#ALifeInTheDayInBelize: In Times of Chaos, Respite in Tobacco Caye

A view of Tobacco Caye

Writing about my travels is one of my favorite topics to cover on A Life In The Day of Andrea as I always include the photos I shoot whilst abroad. I must admit, I have not been very inspired lately in the realm of photography, and I knew that another trip with family to Belize would solve it. For ten days in August, I visited Belize with my parents, making it my eighth trip to the motherland. I brought my computer, but for the first time ever, I did not turn it on, and really took my time in the country as a serious vacation.

We had not made any concrete plans, but knew we would stay in Belize City for a bit of time, and venture south to Dangriga, where my mother’s cousin Sherry and her husband Warren live. For me, the spontaneous trips are some of the best. Whilst in Dangriga, enjoying nature and sipping on the freshest of coconut water, we were able to set up a day trip to Tobacco Caye with family friends; one who chartered a boat (as that is the only way to get there), and one who owned a property on the caye. My parents and I had never been to the caye, so for me, it was something new and exciting for us all to experience together.

Broken dock at Tobacco Caye

Belize as a nation was hit pretty badly by Hurricane Earl in early August, and its path was seen throughout the city and towns, with a plethora of debris, damaged docks, and structural damage to houses and buildings. Despite this, the people remained resilient, carrying on daily life and working through the destruction. At Tobacco Caye, Earl was present, mainly in the damaged docks, but aside from this, it was quite peaceful. Unlike larger caye destinations like Ambergris Caye where San Pedro is, and Caye Caulker, Tobacco Caye is tiny; stretching approximately three acres in the protected waters of the South Water Caye Marine Reserve which is a part of the Belize Barrier Reef.

After Earl

We took the approximately 10 mile boat trip from Dangriga to Tobacco Caye in a group of eight family members and friends. As it was a day trip, we brought all of our provisions to make a proper Belizean breakfast, juices and coffee included, as well as lunch. A standard Belizean breakfast consists of fried jacks (a fried bread similar to bake in Trinidad) with a side of guava jelly, refried beans, scrambled eggs, juice and coffee.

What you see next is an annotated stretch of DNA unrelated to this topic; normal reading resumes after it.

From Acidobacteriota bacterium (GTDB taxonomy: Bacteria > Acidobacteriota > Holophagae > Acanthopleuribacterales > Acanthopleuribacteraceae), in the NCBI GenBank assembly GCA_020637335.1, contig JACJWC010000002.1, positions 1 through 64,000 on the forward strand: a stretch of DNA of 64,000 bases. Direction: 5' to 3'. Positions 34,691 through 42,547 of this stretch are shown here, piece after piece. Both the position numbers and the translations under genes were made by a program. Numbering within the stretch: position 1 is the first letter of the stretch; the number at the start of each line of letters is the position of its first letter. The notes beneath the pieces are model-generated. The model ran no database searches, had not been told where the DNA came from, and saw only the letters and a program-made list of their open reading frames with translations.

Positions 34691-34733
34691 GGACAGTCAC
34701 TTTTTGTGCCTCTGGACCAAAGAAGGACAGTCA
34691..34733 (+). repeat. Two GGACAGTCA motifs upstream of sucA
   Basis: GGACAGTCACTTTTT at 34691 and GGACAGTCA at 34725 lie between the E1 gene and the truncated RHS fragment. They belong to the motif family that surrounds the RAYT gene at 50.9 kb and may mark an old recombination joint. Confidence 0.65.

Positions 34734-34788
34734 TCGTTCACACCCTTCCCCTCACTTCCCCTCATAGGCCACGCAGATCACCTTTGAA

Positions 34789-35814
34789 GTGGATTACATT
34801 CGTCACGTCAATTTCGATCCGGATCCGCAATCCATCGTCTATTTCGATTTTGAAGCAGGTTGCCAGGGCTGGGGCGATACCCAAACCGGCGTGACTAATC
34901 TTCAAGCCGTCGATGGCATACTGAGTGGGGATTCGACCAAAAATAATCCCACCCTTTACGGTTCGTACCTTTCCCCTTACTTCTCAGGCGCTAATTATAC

Making fried jacks

My mother’s cousin Oswald is quite the cook, and prepared the dough for our fried jacks prior to the trip so we could just roll it out, and fry. My mother prepared the refried beans, and I made the scrambled eggs. Being in the kitchen made me really happy as it reminded me of my great grand aunt, a matriarch of our family who passed away when I was in high school. She lived in Placencia, which is also in the Stann Creek District, where Dangriga is.

Fresh caught lobster

Food is a constant, and just after breakfast one of the locals came by with some lobster he had caught. The photo above is of my cousin Sherry holding one of the catch. We had already brought our lunch of fried chicken prepared by my mother, and potato salad prepared by me, but when you are sold fresh lobster, you don’t say no! We got a few to save for a barbecue on another day.

Coconut grinding

Coconut, as you may already know, is a staple in the Belizean diet. Do you ever wonder how people get every last piece of the jelly out of the shell? Look above. I don’t know what this contraption is called, but it allows you to grind out every last bit of the coconut in the shell, so you can later soak to make coconut milk, or grate for desserts.


After the food escapades, my mother, Sherry, and I decided to take a walk to the other end of the caye to take a swim. The spot we chose was right off the dock at the Reef’s End Lodge, just feet away from the Belize Barrier Reef. In all my trips to Belize, I have never seen waters so crystal clear, and beautifully blue. As we were near the reef, we had to swim with water shoes as to not cut or scrape our feet. We were not near a living side of the reef, but the waters were perfect nonetheless, with varying current as you swam deeper into the blue.

Who dat?

Here I am fake posing for a photo in the water. I could have stayed in and swam in circles for eternity, truly. I felt so calm, so happy, so free, so without stress! It was in this moment that I realized how grateful I am to have such a wonderful family that allows me to discover a bit more of Belize each time I visit.


Immediately after getting out of the water (unwillingly), we had a little visitor in the form of a stingray. Stingrays and skates are native to Belize, and generally don’t bother you, unless, you are a terrible person. I would guess this ray was about three feet long. I don’t think it scared me much, but I was definitely happy to be out of the water before I saw it.

After returning from our swim, I walked around a little bit to find a nice quiet place to sit, relax, and take in the beautiful sound of the waves crashing against the reef. Just a few feet away from our property I found this single lounge chair, perched perfectly by the water. With camera in tow, I sat for about an hour, taking in the sights and sounds, snapping away at the natural beauty which enveloped me. Conch shells were magnanimous and I was so tempted to sneak one back with me, but my conscience set in. Why would I want to ruin something so naturally beautiful?

Although just a day, I truly found peace at Tobacco Caye. It is everything you would imagine from an island getaway, and then some.


*All photos by Andrea K. Castillo

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